Known for her big heart, tremendous energy and enthusiastic, boundless love for the Rim Country’s at-risk children, Marcy Rogers was found dead in her home Saturday, Dec. 5.
Payson Police Chief Don Engler said a neighbor went to check on her and called police, who responded at 11:05 a.m. He said foul play is not suspected.
The founder of Payson Community Kids, Rogers came to Payson in August 1996 to work as a planner for the Town of Payson Community Development Office.
She started the program for “her kids” that same year.
Rogers’ dedication and commitment to needy and neglected Rim Country children earned her several nominations for 2004 Payson Woman of the Year.
In February 2006, to mark the 10th anniversary of PCK, Rogers shared the story of how the program came about with the Payson Roundup.
Not long after arriving in Payson, she would see children in the street when she would come home from work.
“Since I didn’t know anyone and I liked going to the park and I liked painting, I was letting them paint and color and taking them to the park. Within three or four months I had 20 kids.”
It wasn’t long before she was feeding and clothing the kids. With the assistance of a few friends, Rogers continued caring for her extended family for four years. But the cost was was becoming prohibitive.
“We knew we needed to be under a nonprofit because I wouldn’t take any cash, and it was more than I could afford,” she said.
To alleviate the problem, the program operated the next two years under Rim Country Volunteers. There were classes and other events for the kids in the town planning and zoning department’s conference room.
But the group was getting larger, and when 40 kids attended one event, Rogers realized it was time to move on. That’s when she bought the house at 300 W. Wade Lane.
By 2006 the Payson Community Kids was a nonprofit (registered with the Arizona Secretary of State’s office in 2004).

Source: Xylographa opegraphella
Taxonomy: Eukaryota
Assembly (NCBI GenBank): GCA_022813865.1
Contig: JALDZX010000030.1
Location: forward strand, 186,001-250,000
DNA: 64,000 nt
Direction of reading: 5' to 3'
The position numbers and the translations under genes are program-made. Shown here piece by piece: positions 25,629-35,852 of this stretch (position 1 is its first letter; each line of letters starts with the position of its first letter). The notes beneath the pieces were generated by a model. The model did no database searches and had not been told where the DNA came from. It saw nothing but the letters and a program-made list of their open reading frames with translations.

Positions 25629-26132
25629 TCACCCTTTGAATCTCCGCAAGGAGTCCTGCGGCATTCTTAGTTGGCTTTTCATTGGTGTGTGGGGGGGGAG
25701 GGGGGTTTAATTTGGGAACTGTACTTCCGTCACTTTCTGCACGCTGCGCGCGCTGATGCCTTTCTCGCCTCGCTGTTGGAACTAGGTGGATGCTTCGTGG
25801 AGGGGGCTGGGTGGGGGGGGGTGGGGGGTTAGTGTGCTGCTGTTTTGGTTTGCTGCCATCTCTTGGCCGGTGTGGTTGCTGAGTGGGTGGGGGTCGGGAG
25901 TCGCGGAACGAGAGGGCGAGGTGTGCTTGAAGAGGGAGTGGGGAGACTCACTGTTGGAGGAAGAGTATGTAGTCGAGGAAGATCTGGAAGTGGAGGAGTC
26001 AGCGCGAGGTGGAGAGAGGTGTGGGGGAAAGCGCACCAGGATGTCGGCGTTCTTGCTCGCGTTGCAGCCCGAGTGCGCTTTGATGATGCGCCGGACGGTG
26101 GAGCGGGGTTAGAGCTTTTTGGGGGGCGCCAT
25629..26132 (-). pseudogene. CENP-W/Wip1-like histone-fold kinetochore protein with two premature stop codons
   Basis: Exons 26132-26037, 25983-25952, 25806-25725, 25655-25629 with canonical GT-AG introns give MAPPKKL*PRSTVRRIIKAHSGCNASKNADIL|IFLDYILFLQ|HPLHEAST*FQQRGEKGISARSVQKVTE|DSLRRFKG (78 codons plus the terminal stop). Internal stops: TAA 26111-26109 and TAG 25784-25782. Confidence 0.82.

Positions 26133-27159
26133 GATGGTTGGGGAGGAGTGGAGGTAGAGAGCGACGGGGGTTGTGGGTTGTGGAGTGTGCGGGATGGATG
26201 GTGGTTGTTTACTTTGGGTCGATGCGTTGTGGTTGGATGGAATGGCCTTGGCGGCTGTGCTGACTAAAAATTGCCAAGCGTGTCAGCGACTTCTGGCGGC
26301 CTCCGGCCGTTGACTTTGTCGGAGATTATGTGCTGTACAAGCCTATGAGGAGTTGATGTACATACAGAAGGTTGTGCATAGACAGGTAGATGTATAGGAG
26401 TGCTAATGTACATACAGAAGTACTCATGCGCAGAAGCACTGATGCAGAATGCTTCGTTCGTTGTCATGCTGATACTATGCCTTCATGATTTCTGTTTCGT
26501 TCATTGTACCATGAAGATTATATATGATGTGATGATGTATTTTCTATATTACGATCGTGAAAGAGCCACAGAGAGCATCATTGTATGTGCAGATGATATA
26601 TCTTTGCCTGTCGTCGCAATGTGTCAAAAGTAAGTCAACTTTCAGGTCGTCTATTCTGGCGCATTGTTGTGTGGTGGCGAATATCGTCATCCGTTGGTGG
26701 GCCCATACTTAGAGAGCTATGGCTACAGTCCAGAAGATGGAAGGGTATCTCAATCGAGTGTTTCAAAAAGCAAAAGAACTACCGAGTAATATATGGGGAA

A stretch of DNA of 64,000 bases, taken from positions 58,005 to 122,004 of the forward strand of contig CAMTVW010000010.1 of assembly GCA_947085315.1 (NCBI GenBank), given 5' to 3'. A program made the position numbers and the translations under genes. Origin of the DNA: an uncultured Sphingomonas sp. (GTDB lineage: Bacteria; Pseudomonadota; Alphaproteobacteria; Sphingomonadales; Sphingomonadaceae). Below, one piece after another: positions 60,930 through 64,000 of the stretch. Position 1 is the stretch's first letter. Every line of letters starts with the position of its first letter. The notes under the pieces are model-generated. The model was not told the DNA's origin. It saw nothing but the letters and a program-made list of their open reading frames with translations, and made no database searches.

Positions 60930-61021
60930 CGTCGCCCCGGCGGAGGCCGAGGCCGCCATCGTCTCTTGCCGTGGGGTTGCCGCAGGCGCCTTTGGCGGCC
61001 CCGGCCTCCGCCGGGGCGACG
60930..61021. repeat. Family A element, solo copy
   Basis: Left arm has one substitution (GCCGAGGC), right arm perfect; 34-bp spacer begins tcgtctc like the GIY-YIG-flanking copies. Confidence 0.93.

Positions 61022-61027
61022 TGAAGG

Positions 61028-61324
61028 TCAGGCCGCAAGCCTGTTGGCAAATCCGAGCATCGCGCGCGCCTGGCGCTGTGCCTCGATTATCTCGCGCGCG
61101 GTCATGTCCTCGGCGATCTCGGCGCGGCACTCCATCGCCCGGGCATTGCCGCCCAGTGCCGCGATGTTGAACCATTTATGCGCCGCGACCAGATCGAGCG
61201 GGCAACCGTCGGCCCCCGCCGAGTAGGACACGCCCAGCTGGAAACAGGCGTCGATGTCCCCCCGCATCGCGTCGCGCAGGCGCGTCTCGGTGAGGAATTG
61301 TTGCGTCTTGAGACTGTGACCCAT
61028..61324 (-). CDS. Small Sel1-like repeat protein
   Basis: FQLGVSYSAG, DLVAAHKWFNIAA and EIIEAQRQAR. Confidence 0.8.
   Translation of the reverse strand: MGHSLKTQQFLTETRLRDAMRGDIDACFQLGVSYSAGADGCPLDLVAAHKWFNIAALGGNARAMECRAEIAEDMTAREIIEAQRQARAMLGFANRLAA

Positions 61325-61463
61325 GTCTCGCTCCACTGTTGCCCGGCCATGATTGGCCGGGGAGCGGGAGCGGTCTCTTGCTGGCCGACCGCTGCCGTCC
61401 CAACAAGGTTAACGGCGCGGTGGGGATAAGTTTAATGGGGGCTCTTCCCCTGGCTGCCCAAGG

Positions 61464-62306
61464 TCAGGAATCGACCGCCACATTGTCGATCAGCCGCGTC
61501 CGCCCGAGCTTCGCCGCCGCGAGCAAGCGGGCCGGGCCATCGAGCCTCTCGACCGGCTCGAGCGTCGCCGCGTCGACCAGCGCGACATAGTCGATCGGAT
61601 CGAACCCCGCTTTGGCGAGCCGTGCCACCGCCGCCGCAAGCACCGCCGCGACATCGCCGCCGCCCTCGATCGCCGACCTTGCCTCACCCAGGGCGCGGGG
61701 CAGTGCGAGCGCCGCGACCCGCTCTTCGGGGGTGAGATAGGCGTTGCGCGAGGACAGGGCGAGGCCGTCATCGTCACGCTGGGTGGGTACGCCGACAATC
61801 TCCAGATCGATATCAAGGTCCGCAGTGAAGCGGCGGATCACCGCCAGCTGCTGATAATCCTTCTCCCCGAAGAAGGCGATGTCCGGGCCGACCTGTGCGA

Youngsters as young as 3 and as old as 15 participate in the PCK program. They come every day after school; they are fed dinner; and enjoy planned activities and classes, including a weekly drug prevention class. Rogers would take many of the youngsters to church with her on Sunday and involved them in service projects to teach them to give back to the community.
“When (the children) are hungry, she feeds them. When they are dirty, she bathes and shampoos them. When they need clothes, she clothes them,” Virginia Fowler wrote in her nomination for Rogers as 2004 Payson Woman of the Year.
“She does not go out looking for them,” Fowler said. “They learn about her from their friends and come to her looking for love and help which they find in great abundance.”
In Vanessa Johnson’s nomination, she wrote that Rogers “mentors the children by taking them to church, providing them with clothes, school supplies and a safe place to hang out with friends after school.”
Caroline Johnson wrote of Rogers, “she teaches them values, good behavior and the value of being loved.”
If good results are an indication of success, Rogers’ program has achieved its goals.
“We have seen children blossom under her care — emerging from shy, repressed, quiet children to outgoing, friendly, smiling and happy beings,” Fowler said. “It has been wonderful to see.”
Since the inception of the program, residents recognized and appreciated what Rogers was doing for the children of Payson.
In addition to founding and hosting the Community Kids program, Rogers made significant civic contributions when she worked as a housing coordinator for the town of Payson.
The program’s future direction is unknown, as none of its officials could be reached for comment by press time.
Since word of Rogers’ death, several people have expressed their shock and heartbreak.
“I am dumfounded with the knowledge of your passing,” Beth Myers wrote. “You needed a ‘Clarence’ (the angel in ‘It’s a Wonderful Life’) to show you all the good you did for our community. You allowed us to share your dream. Those that gave of our money, time and love are holding you close in our heart as it bleeds the tears of your loss. May you continue to share your beautiful love in your new dimension. Thank you Marcy.”
“Marcy was an angel, never complained and gave 110 percent from her heart,” wrote Suzanne Michaels. “I worked with her many times on fund-raisers for the kids, and I never met anyone more grateful. I spoke with her not long ago and we talked about how successful Toys For Tunes was. She touched many lives as well as mine, and I will so miss her sweet smile and her dedication to the community. Rest in peace, my dear friend.”
A memorial service is at 1 p.m., Saturday, Dec. 12 at Payson United Methodist Church, 414 N. Easy St. An account to help with funeral expenses has been created at Chase Bank, the account number is 842043861.